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Ken Oliver liquid metallic inks in bottles $23 set of 6 or $4.50 each. These liquid metallic watercolors can be used fully concentrated and thinned down. since they are inky you can do some fun techniques that may be more difficult with a solid color, you can brayer to color on a paper and drag tools through it of press a stamp and twist to create cool shimmering patterns.

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Jack Richardson large pan watercolor $4 per pan These were OK, they are very similar to other colors in sets. This would be a good option if you only need one color for a large project so you don’t want to buy a set with colors you won’t use.

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Schminke Aqua Bronze: (these retail for around $20-$30 but amazon has them for $54 each! they are a bit hard to find unfortunately, I did find a great selection at Jackson Art in the UK for $9.23 each and they ship worldwide) I think this is an interesting product and probably the most reflective of all of the ones I reviewed today. I suspect this product is a lot cheaper in Europe where it is made. I like mixing this in wet washes in watercolor paintings when you want a strong shock of metallic color. This is best to mix up as needed and not dried in pans. It can look like gold leaf when applied in a smooth coat.

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Blick liquid watercolor $3.87 per color, 6 colors available Also available by Sargent Art on Amazon in a set. This is fun to mix with watercolor as paint or to make your own metallic shimmer sprays with.  A versatile product that is a good value!

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Komorebi (8 metallics in a set of 40 watercolors) $36 (was $24 but Amazon increased the price on this set) you can get just metallics in larger pans too. Consider the 40 color set with 8 metallics if you want a nice student quality paint with a nice variety of standard, neon and metallic shades. The regular colors are nice for the price and the metallics are great!

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***(best value) NIJI set of 16-21 colors $2.60- $3.90 a set. These offer a great variety and decent quality. They are very opaque on dark but they are not as reflective as the Paul Rubens set and you don’t get as much in a pan. Even though they are a bit chalky they still pack a punch and would be the perfect product for the occasional user.

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Prima Shimmering Lights $20. Personally I am disappointed in this set. I found the colors pretty chalky and they were ho-hum on black. The vintage palette may appeal to some users though and they would add a subtle shimmer when mixed with other paints.  I think there are many better options that are more versatile. Maybe they are right for you?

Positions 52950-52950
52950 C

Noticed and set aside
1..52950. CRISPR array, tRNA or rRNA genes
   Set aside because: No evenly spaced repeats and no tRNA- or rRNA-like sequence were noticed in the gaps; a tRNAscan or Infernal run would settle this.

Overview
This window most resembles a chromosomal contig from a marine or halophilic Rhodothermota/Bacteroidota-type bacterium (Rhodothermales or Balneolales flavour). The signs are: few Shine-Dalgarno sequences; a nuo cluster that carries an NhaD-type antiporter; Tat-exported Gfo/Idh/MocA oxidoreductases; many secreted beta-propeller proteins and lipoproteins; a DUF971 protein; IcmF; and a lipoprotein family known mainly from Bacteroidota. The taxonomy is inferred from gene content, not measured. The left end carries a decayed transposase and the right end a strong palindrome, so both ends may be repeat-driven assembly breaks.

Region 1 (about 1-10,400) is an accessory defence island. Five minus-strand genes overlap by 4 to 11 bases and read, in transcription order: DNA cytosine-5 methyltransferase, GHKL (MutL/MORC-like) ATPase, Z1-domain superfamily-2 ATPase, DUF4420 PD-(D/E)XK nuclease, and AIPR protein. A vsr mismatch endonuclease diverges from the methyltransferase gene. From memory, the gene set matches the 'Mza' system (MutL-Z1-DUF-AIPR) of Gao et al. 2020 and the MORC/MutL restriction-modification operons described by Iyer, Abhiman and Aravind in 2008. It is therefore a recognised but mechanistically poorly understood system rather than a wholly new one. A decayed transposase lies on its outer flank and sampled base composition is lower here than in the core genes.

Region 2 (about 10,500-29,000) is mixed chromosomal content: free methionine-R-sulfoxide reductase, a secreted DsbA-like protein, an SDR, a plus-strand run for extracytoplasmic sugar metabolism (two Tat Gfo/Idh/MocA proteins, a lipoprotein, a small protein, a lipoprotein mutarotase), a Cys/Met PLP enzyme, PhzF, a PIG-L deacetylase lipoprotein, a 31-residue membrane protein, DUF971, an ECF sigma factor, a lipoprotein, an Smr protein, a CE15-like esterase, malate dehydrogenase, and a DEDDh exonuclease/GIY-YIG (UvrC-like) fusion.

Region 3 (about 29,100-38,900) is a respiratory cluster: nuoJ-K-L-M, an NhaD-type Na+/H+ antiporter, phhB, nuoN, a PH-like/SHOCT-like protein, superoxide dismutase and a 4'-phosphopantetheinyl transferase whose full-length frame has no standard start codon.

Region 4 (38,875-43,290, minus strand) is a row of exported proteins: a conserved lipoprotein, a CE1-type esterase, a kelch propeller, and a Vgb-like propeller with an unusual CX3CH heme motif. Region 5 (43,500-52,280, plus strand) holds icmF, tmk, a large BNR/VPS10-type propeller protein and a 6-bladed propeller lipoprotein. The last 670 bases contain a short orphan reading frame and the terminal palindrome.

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Homemade metallics from LA color Eyeshadow (tutorial) These were fun and cheap to make and are pretty decent, plus if you have a dollar tree or family dollar around (or shimmer eyeshadow at home you don’t want) they are easy to obtain!

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Handmade watercolor from pigments from Xanadu Art Studio (tutorial). I think these were some of the most opaque and colorful metallic watercolors in the bunch (of course I might be biased since I made them LOL!) so if you are up for a project you might want to give it a try. They won’t be cheap to make tho as the pigments can be pricey!

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Turner tube metallic watercolors $6 for 15ml.  These were not my favorite but if you prefer a tube paint they might be right for you. They offer a subtle color and shine when added to watercolor paintings.

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Yarka full pan watercolors: $3.45 per pan. These paints are available in 6 shades of gold, silver and copper and are very opaque and glitzy on black. They will fit in a standard watercolor tin so you can mix them with the colors you have for more variety.

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Well, there you have it! There are other sets on the market and if you have one of them and are happy with it then use it. Otherwise I hope this comparison helps you find the paint that meets your needs for a price you are comfortable with. Thanks for stopping by and til next time happy crafting!